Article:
"Lean meat and poultry, fish, eggs, tofu, nuts, and seeds, and legumes/beans"
We suggest a change from "lean meat and poultry, fish, eggs, tofu, nuts and seeds, and legumes/beans" to a more general description such as "Protein Sources". We agree with the practical considerations put forward by the appendix, which suggests individuals attempt to reduce environmental impact by choosing protein sources that have a lower environmental impact. However, we contend that the appendix should suggest non-animal derived alternatives as preferred over animal-derived protein sources (e.g. pork, poultry, eggs and seafood) as production of all non-animal derived protein sources have a lower environmental impact (Reijnders & Soret, 2003). Non-animal, plant based derived protein suggestions may include: tofu, tempeh, nuts and seeds and legumes/beans. The argument for the inclusion of such suggestions is based on the following arguments:
- A plant-based diet can contribute the same amount of protein as a meat based diet at considerably lower emissions. It is estimated the same amount of protein can be produced by plants for the per capita annual emission of only 0.1 tonne, whereas the same amount of protein from animal based sources requires a minimum per capita of 6.2 tonnes of emissions or 62 times the emissions of plant sourced protein (Holper & Torok, 2008; Lenzen & Dey, 2010; Pelletier & Tyedmers, 2010).
- Environmentally, a diet comprising animal-based products is extremely inefficient in comparison to a plant-based diet (see Table 1).
- One calorie of beef requires 40 calories of fossil fuels. Although less, one calorie of milk requires 14 fossil fuel calories, which is still substantial. Grain production, however, is extremely efficient, requiring only 2.2 calories of fossil fuels to produce one calorie of grains (Pimentel & Pimentel, 2003). In addition to the data in this table, research has also indicated the inefficiency of fish protein production. For example, analysis indicates that one gram of protein from fish requires approximately 14 times the amount of fossil fuels in comparison to the production of vegetable protein (Reijnders & Soret, 2003).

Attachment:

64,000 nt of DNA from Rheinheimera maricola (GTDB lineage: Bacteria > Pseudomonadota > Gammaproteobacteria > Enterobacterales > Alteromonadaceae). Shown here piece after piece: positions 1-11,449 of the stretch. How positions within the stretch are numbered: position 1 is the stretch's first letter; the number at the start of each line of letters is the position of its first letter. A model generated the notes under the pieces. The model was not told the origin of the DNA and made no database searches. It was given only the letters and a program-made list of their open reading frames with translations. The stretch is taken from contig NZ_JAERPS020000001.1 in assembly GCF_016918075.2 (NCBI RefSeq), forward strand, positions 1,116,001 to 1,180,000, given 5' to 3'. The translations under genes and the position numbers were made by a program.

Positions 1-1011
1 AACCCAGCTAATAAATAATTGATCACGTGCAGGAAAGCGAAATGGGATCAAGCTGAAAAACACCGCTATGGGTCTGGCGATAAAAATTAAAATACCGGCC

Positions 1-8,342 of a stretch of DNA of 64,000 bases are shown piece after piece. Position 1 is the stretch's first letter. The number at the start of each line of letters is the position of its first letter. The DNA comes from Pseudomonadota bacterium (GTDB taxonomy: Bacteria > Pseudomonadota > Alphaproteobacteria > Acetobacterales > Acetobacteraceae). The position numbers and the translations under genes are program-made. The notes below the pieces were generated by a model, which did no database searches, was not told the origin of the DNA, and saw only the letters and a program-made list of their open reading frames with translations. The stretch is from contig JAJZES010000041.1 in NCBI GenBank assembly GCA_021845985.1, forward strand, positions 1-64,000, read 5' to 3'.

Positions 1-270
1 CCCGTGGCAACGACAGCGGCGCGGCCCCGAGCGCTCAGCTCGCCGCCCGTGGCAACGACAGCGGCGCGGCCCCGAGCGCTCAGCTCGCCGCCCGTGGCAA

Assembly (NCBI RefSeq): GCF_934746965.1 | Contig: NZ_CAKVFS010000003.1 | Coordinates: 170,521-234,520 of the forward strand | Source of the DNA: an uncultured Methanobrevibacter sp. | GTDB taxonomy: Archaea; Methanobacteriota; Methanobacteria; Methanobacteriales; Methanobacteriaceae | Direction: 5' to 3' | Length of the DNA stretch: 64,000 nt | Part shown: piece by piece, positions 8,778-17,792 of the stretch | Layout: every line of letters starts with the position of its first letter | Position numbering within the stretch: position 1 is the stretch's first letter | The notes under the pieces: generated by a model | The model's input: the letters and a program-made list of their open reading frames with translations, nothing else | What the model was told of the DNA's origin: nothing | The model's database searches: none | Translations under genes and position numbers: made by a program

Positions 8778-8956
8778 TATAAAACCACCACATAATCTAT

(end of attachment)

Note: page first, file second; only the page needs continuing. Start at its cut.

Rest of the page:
- Seventy per cent of the world's freshwater is consumers by the animal farming and agriculture industries. Evidence indicates that the planet's freshwater supplies are not sufficient to service future generations with our current Western dietary lifestyle (Baroni et al., 2007).
- Beef is the single food with the greatest impact on the environment (Baroni et al., 2007).
- The detrimental environmental impacts of the meat industry are large and recommendations to limit production and thus consumption are evident worldwide. Expert recommendations have been made for the UK to reduce its beef herd by 90% by 2030 to meet climate emission goals (Harper, Wexler, Kemp, & Perez-Minana, 2010). A major factor of this outcome is due to ruminant animals contributing to carbon dioxide (CO2) and Methane (CH4) emissions, two significantly detrimental greenhouse gases. Such emissions could be drastically reduced by excluding products from ruminant animals such as cattle, sheep and goats.
- Life cycle analysis indicates that diets inclusive of animal-derived products have a higher impact on the environment in comparison to plant-based diets (Baroni et al., 2007).
|Animal-Based Protein Source||Energy Input||Protein Output|
|Plant-Based Protein Source||Energy Input||Protein Output|
Table 1. A comparison of production efficiency across protein sources
Data sourced from Pimentel and Pimentel (2003) and Reijnders and Soret (2003).
"Milk, yoghurt, cheese"
It is further suggested under Guideline 2 that the public not be encouraged to consume dairy (milk, yoghurt, cheese etc.). This argument is based on the following:
- All the nutrients found in milk are readily available in plant-based food sources. Thus the most beneficial environmental choice is one that omits dairy (Lanou, 2009).
We suggest that the guidelines justify the inclusion of dairy and provide alternative sources for justifications provided (alternatives that have a smaller environmental impact such as soy milk, sesame seeds, tofu, kale, broccoli, beans etc as a source of calcium). This argument is based on the following two factors:
1) Dairy has a significant negative impact on the human body, particularly calcium levels (Barzel & Massey, 1998). Dairy intake has been linked to:
- Osteoporosis (Sonneville, Gordon, Kocher, Pierce, Ramappa, Field, 2012)
- Cardiovascular disease (Lindahl, Lindwall, Spangberg,1984) (Ernst, Pietsch, Matrai, Eisenberg 1986) (Szeto, Kwok, Benzie, 2004) (Ornish, Brown, Scherwitz 1990)